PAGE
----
If no change Resume CPR 5 cycles per 2 minutes, repeat until more qualified personelle come on the scene.
Good Samaritan Laws protect people who use reasonable actions in performing these duties, regardless of outcomes.

So yes it could be instructed over the phone, and still be covered by the Good Samaritan Law.


It's 5 compressions, then breath. 30 compressions then a breath would leave a person without a heart compression to pass the oxygen into the bloodstream and thus leaving the person dead from asphyxiation to the cells of the body that needed them or at the very least Hypoxia. Time to brush up on your CPR Training. This is why during training, that is exactly what they teach you, be it a baby or an elderly person or anyone in between. You have to think about what a person does while maintaining their own live support. Try not breathing 30 times at one sitting and see what happens. Doesn't feel very good nor does it feel natural or appropriate.
 
2013-03-04 11:55:06 AM

James F. Campbell: FTA: Bayless' daughter told KGET that she was a nurse and was satisfied with her mother's care at Glenwood Gardens, the station reported.

IIIInteresting.


/looks like someone got paid.
 
2013-03-04 12:02:08 PM
How disturbing.   In other places they have enacted laws where it is a crime to do nothing.
 
2013-03-04 12:09:23 PM

The more you eat the more you fart: Sorry...you are incorrect.


Actually, he's quite correct for out-of-hospital emergencies which turn into a Pre-Arrival Instruction Protocol, like Childbirth, Suspected MI or Cardiac Arrest. Those protocols are considered to be medical orders, given by a proxy acting under the physician. You're  more than welcome not to follow them, especially if you are a trained healthcare provider, but you are given no legal protection if you cannot justify why you did not to a reasonable man standard.

I.e. "I didn't give him asprin because he has a history of bleeding ulcers, I didn't give CPR because his head was cut off"

Priority Dispatch has it's own special card for interfacility transfers where an MD is directly involved in the patient's care that do not lead into the pre-arrival protocols.

Example: If you refuse to follow the instructions for childbirth, and that patient suffers a birth anoxic brain injury because of your actions, you're held responsible for that. Especially if you're a healthcare provider.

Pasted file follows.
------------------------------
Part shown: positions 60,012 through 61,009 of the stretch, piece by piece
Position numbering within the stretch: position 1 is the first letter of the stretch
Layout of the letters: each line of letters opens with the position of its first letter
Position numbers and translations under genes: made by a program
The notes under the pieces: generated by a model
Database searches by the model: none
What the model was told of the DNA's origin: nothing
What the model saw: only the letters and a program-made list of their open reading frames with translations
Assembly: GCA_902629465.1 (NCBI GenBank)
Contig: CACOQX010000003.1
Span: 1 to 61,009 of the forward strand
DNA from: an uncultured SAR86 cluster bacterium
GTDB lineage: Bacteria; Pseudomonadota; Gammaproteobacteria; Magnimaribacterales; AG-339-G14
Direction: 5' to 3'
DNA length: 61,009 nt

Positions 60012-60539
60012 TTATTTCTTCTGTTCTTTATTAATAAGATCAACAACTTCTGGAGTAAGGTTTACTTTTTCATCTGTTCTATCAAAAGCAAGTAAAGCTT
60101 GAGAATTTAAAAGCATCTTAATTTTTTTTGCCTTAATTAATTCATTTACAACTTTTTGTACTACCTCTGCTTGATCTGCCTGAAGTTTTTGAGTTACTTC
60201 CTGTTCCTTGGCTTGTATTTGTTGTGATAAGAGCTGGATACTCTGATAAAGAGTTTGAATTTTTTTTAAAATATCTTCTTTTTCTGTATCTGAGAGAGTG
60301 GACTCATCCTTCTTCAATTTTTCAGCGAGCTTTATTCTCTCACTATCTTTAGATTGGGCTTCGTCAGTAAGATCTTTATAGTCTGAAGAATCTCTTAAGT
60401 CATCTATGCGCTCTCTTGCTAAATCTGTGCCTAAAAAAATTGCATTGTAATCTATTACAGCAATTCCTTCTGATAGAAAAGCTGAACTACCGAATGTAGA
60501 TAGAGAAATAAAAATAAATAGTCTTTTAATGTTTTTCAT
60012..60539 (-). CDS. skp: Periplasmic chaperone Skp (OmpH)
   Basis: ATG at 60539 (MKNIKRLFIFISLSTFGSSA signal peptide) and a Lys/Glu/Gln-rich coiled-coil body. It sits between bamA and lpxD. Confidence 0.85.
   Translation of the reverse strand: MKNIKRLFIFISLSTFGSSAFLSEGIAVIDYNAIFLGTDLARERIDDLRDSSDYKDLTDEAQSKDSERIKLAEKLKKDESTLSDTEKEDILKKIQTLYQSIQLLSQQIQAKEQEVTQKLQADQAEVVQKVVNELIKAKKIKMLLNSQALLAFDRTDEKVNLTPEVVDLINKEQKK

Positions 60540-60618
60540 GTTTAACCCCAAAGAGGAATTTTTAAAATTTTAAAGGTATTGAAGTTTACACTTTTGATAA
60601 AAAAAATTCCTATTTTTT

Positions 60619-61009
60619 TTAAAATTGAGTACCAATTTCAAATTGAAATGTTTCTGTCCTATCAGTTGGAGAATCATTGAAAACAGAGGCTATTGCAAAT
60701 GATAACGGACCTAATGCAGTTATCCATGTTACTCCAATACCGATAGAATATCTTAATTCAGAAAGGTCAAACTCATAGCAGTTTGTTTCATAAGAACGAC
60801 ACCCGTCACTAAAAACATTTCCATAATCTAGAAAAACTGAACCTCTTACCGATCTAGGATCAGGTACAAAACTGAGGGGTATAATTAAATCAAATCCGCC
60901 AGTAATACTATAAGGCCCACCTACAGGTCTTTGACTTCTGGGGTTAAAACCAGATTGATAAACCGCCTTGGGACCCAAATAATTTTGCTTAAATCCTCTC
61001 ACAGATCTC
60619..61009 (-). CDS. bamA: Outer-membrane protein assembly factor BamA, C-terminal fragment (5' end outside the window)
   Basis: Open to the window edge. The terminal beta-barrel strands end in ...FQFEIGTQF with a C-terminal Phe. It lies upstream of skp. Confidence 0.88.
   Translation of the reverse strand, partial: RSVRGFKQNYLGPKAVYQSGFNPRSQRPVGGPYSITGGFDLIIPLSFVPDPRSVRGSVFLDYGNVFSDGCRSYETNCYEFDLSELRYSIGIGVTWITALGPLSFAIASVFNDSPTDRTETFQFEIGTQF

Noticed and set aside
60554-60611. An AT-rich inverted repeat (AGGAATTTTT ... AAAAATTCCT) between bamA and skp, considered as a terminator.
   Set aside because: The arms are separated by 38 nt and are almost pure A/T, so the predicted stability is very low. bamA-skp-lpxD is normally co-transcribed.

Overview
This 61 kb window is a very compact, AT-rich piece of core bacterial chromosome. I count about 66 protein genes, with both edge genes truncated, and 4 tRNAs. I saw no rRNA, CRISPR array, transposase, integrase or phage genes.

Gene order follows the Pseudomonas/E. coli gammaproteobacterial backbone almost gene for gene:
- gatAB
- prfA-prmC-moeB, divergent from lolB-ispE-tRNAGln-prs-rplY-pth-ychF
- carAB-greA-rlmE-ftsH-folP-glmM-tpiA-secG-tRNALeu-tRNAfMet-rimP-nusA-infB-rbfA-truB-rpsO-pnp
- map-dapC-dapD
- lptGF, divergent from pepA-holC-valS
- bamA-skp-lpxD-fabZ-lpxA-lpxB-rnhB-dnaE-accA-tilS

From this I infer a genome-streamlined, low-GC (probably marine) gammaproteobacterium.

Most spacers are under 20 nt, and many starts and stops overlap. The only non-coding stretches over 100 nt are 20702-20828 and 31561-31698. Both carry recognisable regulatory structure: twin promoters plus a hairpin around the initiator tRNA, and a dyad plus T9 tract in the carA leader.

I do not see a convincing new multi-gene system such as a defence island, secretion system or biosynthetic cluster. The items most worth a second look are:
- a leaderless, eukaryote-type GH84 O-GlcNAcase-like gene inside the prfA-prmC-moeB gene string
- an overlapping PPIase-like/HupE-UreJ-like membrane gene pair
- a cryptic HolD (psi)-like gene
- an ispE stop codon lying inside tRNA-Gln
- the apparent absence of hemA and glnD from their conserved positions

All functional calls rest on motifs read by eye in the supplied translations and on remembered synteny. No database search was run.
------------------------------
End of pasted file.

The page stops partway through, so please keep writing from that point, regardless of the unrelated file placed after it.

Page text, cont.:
The more you eat the more you fart: Call your shenanigans.  HIPAA states that unless you are directly involved with the care of a particular patient, you are not allowed to look through their charts, etc.


And administering CPR is not being directly involved in a patient's care? And actually, there are very specific exceptions to that rule pertaining to emergency situations as well as QA/QI and auditing, as well as legally mandated release of PHI. At any rate, there are more jailhouse lawyers who don't know as much as they think about HIPAA.

I've had emergency runs where trained nurses have refused to allow the crew to know the allergies, medication history, or medical history of a nursing home patient because of HIPAA. All of which are legally allowed disclosures.

The more you eat the more you fart: So she was still alive when she arrived at the hospital then...because they pronounced her dead LATER, after she arrived at the hospital and had been there.


Actually, according to the story that is making rounds on the Nursing and Paramedic Facebook groups, she was pronounced AT the hospital. Not dying later.

You'll forgive me for believing them.

Also:

The nurse asked for paramedics to come and help the 87-year-old woman who had collapsed in the facility and was barely breathing.  The woman was later declared dead at Mercy Southwest Hospital.